Martin Luther King’s family demanded, and received, $800,000 for the right to use quotes of his on this new monument. So not only is it ugly and made in China, it’s really a monument to his family’s greed. Great.
Daily Archives: August 23, 2011
Hurricane Irene hits Puerto Rico and Obama declares it a disaster zone, “making it eligible for federal relief”. Puerto Rico is nothing except an island living on the federal teat, so what extra “federal relief” does it need (or deserve)?
Tennessee women’s basketball coach Pat Summitt diagnosed with early-onset Alzheimer’s at age 59. My God, she gave UConn fits over the years and I really enjoyed watching this tough, able woman guide her girls to championships. I’m so sorry to learn of this.
UPDATE: I added this picture from 1987 because Reagan had the same disease at that time and not only continued to run the country but did a far better job at it than the present occupant of the office. Surely running a basketball team can’t be that much more complicated.
He’s tearing down a 3,000 sq. ft. house in La Jolla (I’m such an idiot that until 10 or 15 years ago, I thought there were two different towns in California, one called La Hoya, the other La Jolla) and from the commentary, you’d think he was a barbarian. I’m not a particular fan of the man but there are 28 people – kids, grandchildren, etc. in his immediate family and 3,000 sq. ft. just won’t cut it. hey, he’s got the land and the money to expand and California is the original birthplace of the tear-down phenomenon; in fact my own grandfather’s Hollywood mansion was one of the first to go, in the 80’s, so what’s the beef? Nice house though, if you check out the pictures.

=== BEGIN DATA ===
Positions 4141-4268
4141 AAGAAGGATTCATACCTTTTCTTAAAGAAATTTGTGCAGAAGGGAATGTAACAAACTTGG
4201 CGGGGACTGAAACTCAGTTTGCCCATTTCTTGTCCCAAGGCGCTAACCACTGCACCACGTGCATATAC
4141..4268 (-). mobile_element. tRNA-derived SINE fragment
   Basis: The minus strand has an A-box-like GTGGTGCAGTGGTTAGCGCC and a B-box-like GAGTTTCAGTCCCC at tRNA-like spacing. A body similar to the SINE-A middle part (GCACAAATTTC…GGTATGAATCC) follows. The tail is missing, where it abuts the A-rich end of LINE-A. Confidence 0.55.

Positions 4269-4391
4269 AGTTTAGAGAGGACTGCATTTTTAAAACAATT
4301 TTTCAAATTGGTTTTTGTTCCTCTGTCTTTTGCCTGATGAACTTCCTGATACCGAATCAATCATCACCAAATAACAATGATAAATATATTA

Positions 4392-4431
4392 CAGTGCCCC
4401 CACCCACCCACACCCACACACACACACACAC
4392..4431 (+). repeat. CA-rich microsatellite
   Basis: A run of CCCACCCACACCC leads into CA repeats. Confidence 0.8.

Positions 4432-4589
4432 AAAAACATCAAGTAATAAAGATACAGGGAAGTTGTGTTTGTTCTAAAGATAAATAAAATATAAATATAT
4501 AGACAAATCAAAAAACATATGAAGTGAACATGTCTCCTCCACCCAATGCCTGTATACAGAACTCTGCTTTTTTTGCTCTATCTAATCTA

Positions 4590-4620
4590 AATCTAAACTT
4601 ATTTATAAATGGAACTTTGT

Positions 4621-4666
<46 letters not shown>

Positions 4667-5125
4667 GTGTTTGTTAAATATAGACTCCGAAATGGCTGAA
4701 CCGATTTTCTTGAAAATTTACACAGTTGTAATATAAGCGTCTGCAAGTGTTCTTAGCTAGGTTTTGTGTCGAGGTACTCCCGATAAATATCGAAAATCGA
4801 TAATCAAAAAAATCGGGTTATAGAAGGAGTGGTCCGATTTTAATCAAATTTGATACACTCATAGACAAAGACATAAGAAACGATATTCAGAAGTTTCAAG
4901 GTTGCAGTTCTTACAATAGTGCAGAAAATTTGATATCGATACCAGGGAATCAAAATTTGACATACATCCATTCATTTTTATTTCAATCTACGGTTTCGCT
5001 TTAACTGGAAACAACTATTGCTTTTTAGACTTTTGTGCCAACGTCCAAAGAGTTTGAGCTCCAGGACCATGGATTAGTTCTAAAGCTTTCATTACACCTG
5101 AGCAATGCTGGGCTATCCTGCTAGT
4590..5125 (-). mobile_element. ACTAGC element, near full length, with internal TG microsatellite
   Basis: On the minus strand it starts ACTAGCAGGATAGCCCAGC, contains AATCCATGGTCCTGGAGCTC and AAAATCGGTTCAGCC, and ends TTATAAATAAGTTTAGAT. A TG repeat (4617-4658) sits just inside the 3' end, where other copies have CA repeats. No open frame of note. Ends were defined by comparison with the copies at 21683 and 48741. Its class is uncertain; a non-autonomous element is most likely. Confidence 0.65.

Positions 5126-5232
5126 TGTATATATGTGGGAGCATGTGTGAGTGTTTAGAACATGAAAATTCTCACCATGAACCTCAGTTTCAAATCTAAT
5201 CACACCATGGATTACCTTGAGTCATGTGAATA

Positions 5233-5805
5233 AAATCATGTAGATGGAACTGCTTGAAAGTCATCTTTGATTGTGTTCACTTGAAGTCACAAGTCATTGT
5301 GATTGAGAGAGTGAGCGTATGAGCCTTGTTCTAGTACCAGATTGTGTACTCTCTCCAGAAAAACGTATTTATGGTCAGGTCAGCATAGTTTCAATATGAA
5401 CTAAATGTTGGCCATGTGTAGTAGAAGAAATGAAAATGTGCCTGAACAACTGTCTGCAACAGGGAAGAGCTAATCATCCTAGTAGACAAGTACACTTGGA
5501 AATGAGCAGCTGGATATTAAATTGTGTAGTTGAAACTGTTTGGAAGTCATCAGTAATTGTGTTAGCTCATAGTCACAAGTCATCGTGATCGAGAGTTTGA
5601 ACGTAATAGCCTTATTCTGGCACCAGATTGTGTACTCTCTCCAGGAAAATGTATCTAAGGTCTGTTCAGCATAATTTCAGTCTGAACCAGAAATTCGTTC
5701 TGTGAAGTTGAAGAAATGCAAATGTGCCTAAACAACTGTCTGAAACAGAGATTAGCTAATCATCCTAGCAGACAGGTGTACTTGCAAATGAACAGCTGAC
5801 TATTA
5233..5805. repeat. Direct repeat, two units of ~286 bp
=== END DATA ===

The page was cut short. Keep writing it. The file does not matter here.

Interesting interview on NPR this morning of the author of a book on A&P and how it changed the way we shop. Beginning in the 20’s, they knocked off corner grocers and brought efficient food distribution to the country, cutting down the average family’s food budget from a third of their income to – well, much less. The government hated that, of course, and in 1940 FDR sued them on anti-trust grounds. It’s true that hundreds of thousands of jobs were lost by the mom and pops put out of business but new jobs opened up and of course, millions of citizens benefited from paying so much less for food. Didn’t save A&P from the government.
Fed economists see a 15 year bear market but, on the bright side, think stocks will be up 20% by 2030. That’s bound to cheer someone up, but not me.
BIGGEST COLLEGE REGRETS: “The day that I signed on the dotted line of my promissory note, I didn’t even understand what it would mean to have to pay back more than $40,000 in student loans. I’ll tell you what it means: living in a crappy apartment in Queens well into my 30s. I vaguely remember my dad trying to get the message through to me, but I must have had cotton in my teenage ears.” As stories like this spread, the higher education bubble will deflate.
I may be reading this story wrong but it seems that, in exchange for UBS keeping 2,000 jobs in Stamford (down from 4,000) for the next five years, Connecticut is giving them a $20 million “forgivable” loan. What the F? Didn’t we already grant them a huge subsidy to locate here in the first place? Don’t they already have a commitment to stay here for five years? Call me stupid, but I think Malloy’s even dumber.
I’m glad he finally posted. I tried his site yesterday but he was silent. Loy’s just a young lawyer but is also a self-described “weather geek” and always has stuff that even this disaster geek can understand. Plus he has good links for those who want more technical explanations. Bottom line: good chance that the hurricane will trend east, offshore and just brush the coast, but there’s no possible way to be certain of that at his point, so keep that flashlight handy.